47280210. Baron Geoffrey de la Mare & 47280211. Ida ?
~1240, Geoffrey Delamare born in England.
~1250, Ida born in England.
[––Geoffrey & Mary––]
~1162, Gerold de Normanville granted to Geoffrey de la Mare in frank marriage with Mary, his daughter, at the door of the church of St. Peter in Stamford, lands and rent in Empingham. (S) Hist. of Rutland, V2, 1935, Empingham.
4/6/1264, King Henry and Lord Edward attacked Northampton, the garrison surrendering the next day. Geoffrey de la Mare, one of the barons holding Northampton against King Henry. [Named in the Dictum of Kenilworth.]
5/14/1264, Lord Edward (I) and his father King Henry III captured by Montfort at the battle of Lewes, Sussex, “at the Mill of the Hide”. An estimated 2700 died.
1264-65, Simon de Montfort, earl of Leicester, effectively ruled England.
3/5/1265, Appointment of Geoffrey de la Mare and Henry de Hecham to extend the manors of Essendon co. Rutland, Bucland, co. Buckingham, late of Robert de Veteri Ponte. (S) CPRs.
5/28/1265, Lord Edward escaped captivity by feigning participation in a horse race.
8/4/1265, Lord Edward [I] defeated Montfort’s army at the battle of Evesham, Worcester, ending the Baron’s Revolt. Montfort and 2 of his sons were killed.
2/14/1266, Safe conduct until the quinzaine of Easter for Geoffrey de la Mare coming to the king's court, provided that he stand his trial. (S) CPRs.
10/31/1266, The Dictum de Kenilworth allowed those who had opposed the King their lives for a loss of liberties of 3 to 5 years.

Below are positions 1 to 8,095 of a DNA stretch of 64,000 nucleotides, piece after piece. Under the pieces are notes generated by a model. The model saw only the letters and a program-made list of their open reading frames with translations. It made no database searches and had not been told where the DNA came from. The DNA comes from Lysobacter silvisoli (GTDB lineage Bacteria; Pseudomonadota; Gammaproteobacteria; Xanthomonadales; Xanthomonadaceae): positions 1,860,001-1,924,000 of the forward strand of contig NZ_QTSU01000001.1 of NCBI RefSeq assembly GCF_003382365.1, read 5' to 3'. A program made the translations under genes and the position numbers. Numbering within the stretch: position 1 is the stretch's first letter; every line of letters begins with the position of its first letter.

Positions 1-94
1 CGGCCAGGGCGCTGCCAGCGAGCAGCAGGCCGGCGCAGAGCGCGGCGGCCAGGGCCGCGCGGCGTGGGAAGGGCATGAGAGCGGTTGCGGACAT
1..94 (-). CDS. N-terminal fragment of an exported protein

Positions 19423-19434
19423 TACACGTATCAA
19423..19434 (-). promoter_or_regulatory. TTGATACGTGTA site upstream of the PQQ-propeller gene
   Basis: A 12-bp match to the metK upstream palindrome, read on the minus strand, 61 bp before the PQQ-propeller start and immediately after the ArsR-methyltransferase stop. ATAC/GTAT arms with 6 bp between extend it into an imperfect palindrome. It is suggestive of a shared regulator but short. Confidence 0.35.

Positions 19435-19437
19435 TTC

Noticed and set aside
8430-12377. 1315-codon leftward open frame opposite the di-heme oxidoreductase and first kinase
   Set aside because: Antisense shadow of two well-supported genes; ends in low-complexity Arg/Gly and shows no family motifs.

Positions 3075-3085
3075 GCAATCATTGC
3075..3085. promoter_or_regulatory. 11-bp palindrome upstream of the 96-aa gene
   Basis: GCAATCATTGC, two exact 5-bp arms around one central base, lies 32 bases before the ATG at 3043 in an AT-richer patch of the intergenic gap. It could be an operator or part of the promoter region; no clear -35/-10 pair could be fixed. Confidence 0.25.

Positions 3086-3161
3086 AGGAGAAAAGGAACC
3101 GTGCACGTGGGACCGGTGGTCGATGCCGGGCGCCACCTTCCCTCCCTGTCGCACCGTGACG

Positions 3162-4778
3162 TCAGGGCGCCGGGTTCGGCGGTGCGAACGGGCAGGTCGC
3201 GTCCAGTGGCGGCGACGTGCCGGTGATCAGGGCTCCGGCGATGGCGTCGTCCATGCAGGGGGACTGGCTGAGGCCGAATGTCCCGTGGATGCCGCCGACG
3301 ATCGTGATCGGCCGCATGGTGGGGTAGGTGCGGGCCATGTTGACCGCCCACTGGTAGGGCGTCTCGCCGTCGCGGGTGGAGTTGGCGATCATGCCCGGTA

10/17/1268, Ratification of the surrender by Roger de Molis to Geoffrey de la Mare of his lands in Sabricceworth. (S) CPRs.
[The lack of succeeding records seems to indicate that Geoffry did not recover his lands; which was true of many of the rebel barons.]
[––Geoffrey & Ida––]
~1269, Geoffrey married Ida.
11/16/1272, Edward I succeeded Henry III as King of England.
4/13/1273, Robert de Sprouton … to replevy … Joan de Leyham, Margery and Olive, her sisters, Geoffrey de la Mare and Ida his wife their land in Leyham, Lalleford and Berkeford, … (S) CPRs.
[––Geoffrey & Cecilia––]
Geoffrey married Cecily.
1291-99, Geoffrey died. (S) See Family notes: 6/16/1345.
· 6/16/1345, Petitioners: Cecily Gerberge and Geoffrey de la Mare, her son. … The petition states that Ralph (30422358, d.1299) and Joan (23640105) de Croumbewell, John and Mabel de Folvill, and Hugh and Maud de Crescy brought an assize of novel disseisin (bef. 1299) against Cecily Gerberge and others concerning lands in Lincolnshire which formerly belonged to Geoffrey de la Mare (47280210), father of Joan, Mabel and Maud, although they have no right, as Maud is a bastard and Geoffrey had a son, Geoffrey, by Cecily, who was under age at the time of his death; and because he was under age, and the lands held of the Abbot of Peterborough, the Abbot had wardship of him and his lands, and assigned Thurlby to Cecily in dower [in 1342-43]. (S) UKNA.
· Henry de Grey (5910468, 2nd husband of Joan) and Geoffrey de la Mare (47280210, father of Joan) served together in Scotland in 1300, 1301 and 1303. (S) Cal. of Doc’s Relating to Scotland, V5.
i. Maud de la Mare, born ? in England.
Maud married Hugh de Crescy.
Child of Geoffrey and Ida:
ii. Joan de la Mare (23640105), born ~1270 in England.
iii. Mabel de la Mare, born ? in England.
Mabel married John de Foville.
1310, John died. [John and his sons known as the ‘Folville Gang’.]
Child of Geoffrey and Cecily:
Geoffrey de la Mare, born ~1275 in England.
4/12/1293–4/8/1303, Geoffrey in 11 records covering 10 different years, mostly associated with service to Humphrey de Bohun, earl of Hereford and Essex. [e.g., (S) Cal. of Doc’s Relating to Scotland, V5, P399, P413, P421.]
[Geoffrey’s birth date estimated on when he first appears in in service to Humphrey de Bohun; which could be as early as age 18.]
Having researched the Folville family at length, John de Folville who married Mabel, daughter of Sir Geoffrey de la Mare, was NOT the one who died in 1310. That was his uncle! John (Mabel's husband) was the son of Eustace de Folville by Alice and the Folville criminal gang (Eustace, Richard, Robert, Lawrence, Walter and Thomas) were his younger brothers.
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